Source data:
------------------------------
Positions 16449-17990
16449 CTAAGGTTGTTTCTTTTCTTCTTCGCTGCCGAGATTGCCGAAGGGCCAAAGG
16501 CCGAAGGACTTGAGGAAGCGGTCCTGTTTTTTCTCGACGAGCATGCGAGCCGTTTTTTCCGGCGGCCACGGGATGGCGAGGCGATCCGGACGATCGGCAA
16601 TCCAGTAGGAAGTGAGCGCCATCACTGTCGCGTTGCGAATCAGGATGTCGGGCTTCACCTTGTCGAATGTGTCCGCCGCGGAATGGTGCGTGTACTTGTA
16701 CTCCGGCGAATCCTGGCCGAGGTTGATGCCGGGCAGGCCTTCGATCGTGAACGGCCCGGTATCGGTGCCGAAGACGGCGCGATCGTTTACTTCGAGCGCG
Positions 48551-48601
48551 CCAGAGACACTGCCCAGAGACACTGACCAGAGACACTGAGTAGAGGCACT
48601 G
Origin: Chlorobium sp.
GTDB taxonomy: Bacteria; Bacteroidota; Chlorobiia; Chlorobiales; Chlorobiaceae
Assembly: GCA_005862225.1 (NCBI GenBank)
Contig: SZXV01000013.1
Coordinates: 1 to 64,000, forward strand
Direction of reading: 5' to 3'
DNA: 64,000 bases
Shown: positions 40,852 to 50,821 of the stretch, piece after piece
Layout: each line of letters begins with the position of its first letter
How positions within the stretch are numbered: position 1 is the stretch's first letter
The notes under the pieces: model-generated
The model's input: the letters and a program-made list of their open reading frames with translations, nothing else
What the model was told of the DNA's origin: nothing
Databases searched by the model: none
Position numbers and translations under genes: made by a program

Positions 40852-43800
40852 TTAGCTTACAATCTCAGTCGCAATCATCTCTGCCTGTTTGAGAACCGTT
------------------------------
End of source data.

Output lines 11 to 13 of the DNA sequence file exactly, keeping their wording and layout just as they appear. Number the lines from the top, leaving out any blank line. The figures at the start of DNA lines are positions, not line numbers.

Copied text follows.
Assembly: GCA_005862225.1 (NCBI GenBank)
Contig: SZXV01000013.1
Coordinates: 1 to 64,000, forward strand